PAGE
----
A synthesis of cyclic nitroalkenes which is complimentary to those in the literature has been reported by Dampawan and Zajac73 starting from β-nitroketones. The reaction sequence is part of the overall process designed by Hassner and co-workers for the transposition of a carbonyl group to an adjacent position74 where isolation of the β-nitroalcohol or nitroalkene was precluded because of excess BH4-. In this approach β-nitroalcohols were not obtained by the classical Henry reaction which is not amenable to cyclic systems. 2-Nitrocyclohexanones, obtainable by nitration of enol acetates were reduced by sodium borohydride in ethanol. The subsequent elimination of water from the nitrocyclohexanols was affected by sodium hydride followed by acidification (pH 1-2) to afford nitroalkenes (72%) regioselectively as shown in Scheme 5.

Corey and Estreicher75 reported an elegant synthesis or nitrocycloalkene from cyclic ketones which makes available unsaturated nitro compounds not previously accessible. Allyl nitro compounds can also be obtained using this methodology. The process is outlined in Scheme 6.

Scheme 5.

Scheme 6.

(i) 2,4,6-Triisopropylbenzene sulfonyl hydrazine, (ii) sec-BuLi, TMEDA-cyclohexane,
-80 to -10°C, (iii) Trimethyltin chloride/hexane, (iv) Tetranitromethane/DMSO, 25 °C.


The general problems of low yields and complex mixtures in nitroalkene preparations via the condensation of nitromethane with aliphatic and alicyclic ketones24,29, was overcome by Barton and co-workers in an unprecedented reaction76,77. Bifunctional ethylenediamine was used in catalytic amounts, which probably helps to bring the reacting centers into close proximity then by overcoming steric barriers. The base also facilitates proton transfer as outlined in Scheme 7 thus assisting the addition of nitromethane anion and subsequently triggering the β-elimination of ethylenediamine. This explanation was supported by the absence of catalysis by simple primary amines.

Equation 8.

R1 = R2 = Alkyl, R = Alkyl / R1 = Alkyl; R2 = H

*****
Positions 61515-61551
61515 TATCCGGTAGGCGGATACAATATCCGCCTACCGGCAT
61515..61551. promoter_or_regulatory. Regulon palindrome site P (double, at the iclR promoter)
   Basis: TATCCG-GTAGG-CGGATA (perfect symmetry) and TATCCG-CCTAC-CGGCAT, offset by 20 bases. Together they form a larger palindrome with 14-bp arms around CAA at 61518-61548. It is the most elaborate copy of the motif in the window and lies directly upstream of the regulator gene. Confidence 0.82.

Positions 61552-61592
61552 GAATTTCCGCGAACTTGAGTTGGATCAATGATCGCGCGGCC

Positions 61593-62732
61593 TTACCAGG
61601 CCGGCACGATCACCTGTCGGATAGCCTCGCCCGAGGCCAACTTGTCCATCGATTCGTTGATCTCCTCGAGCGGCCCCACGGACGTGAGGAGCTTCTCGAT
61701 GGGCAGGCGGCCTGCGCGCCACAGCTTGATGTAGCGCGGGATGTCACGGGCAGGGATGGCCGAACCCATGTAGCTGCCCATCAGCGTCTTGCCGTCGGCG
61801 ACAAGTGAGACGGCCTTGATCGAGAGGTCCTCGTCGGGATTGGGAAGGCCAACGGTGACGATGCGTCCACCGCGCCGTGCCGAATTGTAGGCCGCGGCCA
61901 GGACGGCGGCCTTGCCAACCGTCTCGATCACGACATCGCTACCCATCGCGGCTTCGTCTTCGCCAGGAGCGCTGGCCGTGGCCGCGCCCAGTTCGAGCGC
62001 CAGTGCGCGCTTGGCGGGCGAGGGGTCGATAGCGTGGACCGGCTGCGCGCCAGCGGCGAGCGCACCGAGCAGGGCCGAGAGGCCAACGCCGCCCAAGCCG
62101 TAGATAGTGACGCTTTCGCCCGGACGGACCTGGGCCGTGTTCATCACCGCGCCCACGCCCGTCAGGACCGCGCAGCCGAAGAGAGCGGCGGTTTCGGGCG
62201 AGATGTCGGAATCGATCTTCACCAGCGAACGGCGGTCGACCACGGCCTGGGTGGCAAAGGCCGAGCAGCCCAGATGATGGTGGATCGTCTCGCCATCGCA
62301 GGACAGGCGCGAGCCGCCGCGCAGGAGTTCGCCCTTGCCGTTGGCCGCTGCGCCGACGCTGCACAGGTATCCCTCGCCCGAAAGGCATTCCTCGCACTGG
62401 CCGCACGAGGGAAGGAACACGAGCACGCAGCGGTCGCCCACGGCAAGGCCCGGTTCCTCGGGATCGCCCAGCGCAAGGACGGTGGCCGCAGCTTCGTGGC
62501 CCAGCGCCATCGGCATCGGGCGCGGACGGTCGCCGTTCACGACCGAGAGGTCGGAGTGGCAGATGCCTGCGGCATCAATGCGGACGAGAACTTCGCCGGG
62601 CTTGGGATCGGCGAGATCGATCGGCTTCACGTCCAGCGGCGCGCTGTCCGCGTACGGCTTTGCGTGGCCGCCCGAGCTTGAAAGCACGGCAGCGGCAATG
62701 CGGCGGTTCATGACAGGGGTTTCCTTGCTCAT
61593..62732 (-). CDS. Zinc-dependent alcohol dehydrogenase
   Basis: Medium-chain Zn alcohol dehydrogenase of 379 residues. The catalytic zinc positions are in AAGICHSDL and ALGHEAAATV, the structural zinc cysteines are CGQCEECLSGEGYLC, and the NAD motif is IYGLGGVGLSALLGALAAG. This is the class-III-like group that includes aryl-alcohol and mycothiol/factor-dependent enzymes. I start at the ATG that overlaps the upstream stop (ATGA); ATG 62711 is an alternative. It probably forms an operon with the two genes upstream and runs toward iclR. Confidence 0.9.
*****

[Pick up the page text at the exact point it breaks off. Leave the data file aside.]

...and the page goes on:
Equation 9.

R = R1 = Alkyl / R1 = Alkyl; R = H

Polymer supported reagents have also been used in the nitroaldol addition reactions. For example chromatographic alumina (Brockmann activity I) catalyzes the preparation of polyfunctional and labile 2-nitroalkanols in a mild and convenient heterogeneous reaction from nitroalkanes and aliphatic aldehydes in the absence of solvent59 (Eq. 8).

Under similar conditions, 1-(2-furyl)-2-nitroalk-1-enes (38) are obtained directly60 (Eq. 9).

Equation 10.

R1 = R2 = Alkyl, R3 = R4 = R5 = H

Recently, it has been disclosed that an excess of potassium fluoride and alumina dramatically increases the otherwise slow nitroaldol condensation78. 6-Nitropiperonal reportedly reacts with nitromethane in less than five minutes to give the corresponding dinitrostyrene in 80% yield after dehydration. In a separate study involving the case of α,β-unsaturated carbonyl compounds, conjugate addition of nitroalkanes occurs on the alumina surface in the absence of a solvent resulting in the preparation of 4-nitroketones and 4-nitro-aldehydes61 (39) (Eq. 10).

Equation 11.

R1 = alkyl, aryl ; R2 = H, Alkyl

Recently, a preparation of α-nitroalcohols on potassium fluoride doped alumina was described62; the nitroalcohols were subsequently oxidized to nitroketones using montmorillonite supported chromium trioxide (Eq. 11). The procedure can be extended to aromatic aldehydes without dehydration of the nitroalcohols into nitroalkenes.

Scheme 8.

In situ generated nitroalkenes have also been utilized in syntheses. On the basis of a report79 that sodium nitromalonaldehyde is readily acylated with acetic anhydride via the enolic hydroxy tautomer to give the acylal derivative of 3-acetoxy-2-nitroacrolein, 1,3,3-triacetoxy-2-nitro-1-propene, a synthesis of 3-nitropyridines was developed.80 Under anhydrous conditions, tosyl chloride reacted with sodium nitromalonaldehyde in dimethylformamide and pyridine, to produce 3-chloro-2-nitroacrolein which reacted with 4-amino-3-butene-2-one to afford 3-nitro-5-acetylpyridine (53%), Scheme 8. The formation of the initial intermediate, 3-chloro-2-nitro-acrolein, was confirmed by the characterization of a Diels-Alder adduct with cyclopentadiene.


B. From Alkenes

1-Nitro-2-alkyl nitrates, readily obtainable in high yields from 1-alkenes, have been converted to nitroalkanes by sodium borohydride reduction.81 The reaction presumably proceeds via the nitroalkene intermediate resulting from a base-induced nitric acid elimination (Eq. 12).